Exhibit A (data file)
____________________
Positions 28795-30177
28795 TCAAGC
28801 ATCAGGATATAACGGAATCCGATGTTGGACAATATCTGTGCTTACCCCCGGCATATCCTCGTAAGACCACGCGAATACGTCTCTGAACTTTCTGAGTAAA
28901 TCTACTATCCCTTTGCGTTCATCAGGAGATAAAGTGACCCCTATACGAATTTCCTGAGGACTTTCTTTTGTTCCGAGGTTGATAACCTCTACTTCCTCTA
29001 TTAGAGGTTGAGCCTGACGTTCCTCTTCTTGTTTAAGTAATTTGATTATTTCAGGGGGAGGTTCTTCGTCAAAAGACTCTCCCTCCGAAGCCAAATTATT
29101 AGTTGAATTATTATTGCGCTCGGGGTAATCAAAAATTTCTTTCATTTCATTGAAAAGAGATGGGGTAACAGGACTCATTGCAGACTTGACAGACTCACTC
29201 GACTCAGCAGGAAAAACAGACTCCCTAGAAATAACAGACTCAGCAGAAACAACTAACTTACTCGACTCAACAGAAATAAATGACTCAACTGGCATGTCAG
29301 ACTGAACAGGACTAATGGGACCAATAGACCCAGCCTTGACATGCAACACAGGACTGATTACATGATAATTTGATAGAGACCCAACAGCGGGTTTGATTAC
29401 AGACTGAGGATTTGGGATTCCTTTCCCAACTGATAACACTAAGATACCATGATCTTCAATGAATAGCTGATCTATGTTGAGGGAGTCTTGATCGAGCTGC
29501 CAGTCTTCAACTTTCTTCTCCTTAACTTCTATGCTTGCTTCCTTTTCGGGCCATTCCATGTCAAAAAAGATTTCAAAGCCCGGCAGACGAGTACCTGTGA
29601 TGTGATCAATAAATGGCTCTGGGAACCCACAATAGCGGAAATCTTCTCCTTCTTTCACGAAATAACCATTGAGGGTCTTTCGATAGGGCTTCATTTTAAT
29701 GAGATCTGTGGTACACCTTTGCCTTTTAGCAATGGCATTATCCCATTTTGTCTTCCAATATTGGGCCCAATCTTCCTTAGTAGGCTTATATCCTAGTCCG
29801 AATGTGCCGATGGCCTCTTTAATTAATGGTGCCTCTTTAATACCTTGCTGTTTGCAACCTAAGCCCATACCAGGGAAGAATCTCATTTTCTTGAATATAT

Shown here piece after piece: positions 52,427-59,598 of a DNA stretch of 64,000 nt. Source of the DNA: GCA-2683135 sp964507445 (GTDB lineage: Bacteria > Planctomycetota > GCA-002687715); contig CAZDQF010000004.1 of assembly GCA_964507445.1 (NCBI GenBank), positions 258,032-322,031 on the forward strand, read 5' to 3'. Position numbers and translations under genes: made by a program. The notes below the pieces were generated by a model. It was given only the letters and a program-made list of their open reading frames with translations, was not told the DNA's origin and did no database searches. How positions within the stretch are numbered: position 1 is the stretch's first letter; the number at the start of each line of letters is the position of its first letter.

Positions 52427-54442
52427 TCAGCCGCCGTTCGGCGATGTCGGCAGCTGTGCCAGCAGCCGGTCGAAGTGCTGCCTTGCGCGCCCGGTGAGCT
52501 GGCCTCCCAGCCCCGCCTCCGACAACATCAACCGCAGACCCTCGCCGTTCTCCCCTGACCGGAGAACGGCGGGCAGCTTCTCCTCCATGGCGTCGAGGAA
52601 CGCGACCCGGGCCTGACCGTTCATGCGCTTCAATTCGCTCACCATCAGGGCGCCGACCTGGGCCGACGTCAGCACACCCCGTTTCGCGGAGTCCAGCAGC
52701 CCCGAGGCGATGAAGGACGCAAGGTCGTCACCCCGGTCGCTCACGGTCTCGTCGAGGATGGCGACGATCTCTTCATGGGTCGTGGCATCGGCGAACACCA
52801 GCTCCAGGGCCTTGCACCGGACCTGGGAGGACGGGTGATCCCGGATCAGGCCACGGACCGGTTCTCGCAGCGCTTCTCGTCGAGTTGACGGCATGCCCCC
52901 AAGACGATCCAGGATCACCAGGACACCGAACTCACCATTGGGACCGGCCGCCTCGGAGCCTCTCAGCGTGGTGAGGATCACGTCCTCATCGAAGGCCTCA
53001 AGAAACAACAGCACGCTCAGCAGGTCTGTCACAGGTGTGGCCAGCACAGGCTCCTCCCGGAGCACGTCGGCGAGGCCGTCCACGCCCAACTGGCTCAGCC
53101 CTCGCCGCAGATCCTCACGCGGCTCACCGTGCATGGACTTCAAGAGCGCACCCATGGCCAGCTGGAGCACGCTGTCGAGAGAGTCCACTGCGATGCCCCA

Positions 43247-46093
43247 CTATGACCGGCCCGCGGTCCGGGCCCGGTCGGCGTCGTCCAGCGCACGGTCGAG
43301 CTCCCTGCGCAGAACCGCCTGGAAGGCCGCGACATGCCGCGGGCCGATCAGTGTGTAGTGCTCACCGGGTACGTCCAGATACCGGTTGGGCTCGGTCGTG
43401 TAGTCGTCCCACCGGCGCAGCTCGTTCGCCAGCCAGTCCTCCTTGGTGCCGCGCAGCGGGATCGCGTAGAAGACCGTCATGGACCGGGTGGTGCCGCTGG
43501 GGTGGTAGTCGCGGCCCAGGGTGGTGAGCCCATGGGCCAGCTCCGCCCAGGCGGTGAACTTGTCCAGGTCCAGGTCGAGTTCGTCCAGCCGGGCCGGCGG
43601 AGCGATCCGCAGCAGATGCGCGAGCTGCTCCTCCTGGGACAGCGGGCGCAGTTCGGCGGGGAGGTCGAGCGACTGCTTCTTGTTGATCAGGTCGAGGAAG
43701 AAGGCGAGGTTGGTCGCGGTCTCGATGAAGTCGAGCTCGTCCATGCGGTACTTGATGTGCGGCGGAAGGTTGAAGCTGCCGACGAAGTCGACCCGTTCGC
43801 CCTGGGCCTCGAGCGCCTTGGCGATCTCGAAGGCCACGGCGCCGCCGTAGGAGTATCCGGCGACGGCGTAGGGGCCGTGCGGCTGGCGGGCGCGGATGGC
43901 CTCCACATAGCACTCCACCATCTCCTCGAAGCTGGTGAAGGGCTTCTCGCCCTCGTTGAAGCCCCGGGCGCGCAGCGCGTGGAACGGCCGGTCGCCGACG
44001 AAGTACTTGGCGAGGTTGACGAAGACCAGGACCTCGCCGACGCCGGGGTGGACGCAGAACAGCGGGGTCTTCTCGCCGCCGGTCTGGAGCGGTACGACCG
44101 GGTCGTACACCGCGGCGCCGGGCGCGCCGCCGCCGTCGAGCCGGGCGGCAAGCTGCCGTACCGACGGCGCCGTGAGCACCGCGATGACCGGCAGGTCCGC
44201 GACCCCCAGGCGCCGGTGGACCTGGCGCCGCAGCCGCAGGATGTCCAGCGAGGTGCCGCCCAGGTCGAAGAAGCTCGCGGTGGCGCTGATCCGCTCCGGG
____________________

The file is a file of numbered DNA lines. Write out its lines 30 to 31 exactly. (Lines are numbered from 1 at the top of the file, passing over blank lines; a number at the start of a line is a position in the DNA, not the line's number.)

43701 AAGGCGAGGTTGGTCGCGGTCTCGATGAAGTCGAGCTCGTCCATGCGGTACTTGATGTGCGGCGGAAGGTTGAAGCTGCCGACGAAGTCGACCCGTTCGC
43801 CCTGGGCCTCGAGCGCCTTGGCGATCTCGAAGGCCACGGCGCCGCCGTAGGAGTATCCGGCGACGGCGTAGGGGCCGTGCGGCTGGCGGGCGCGGATGGC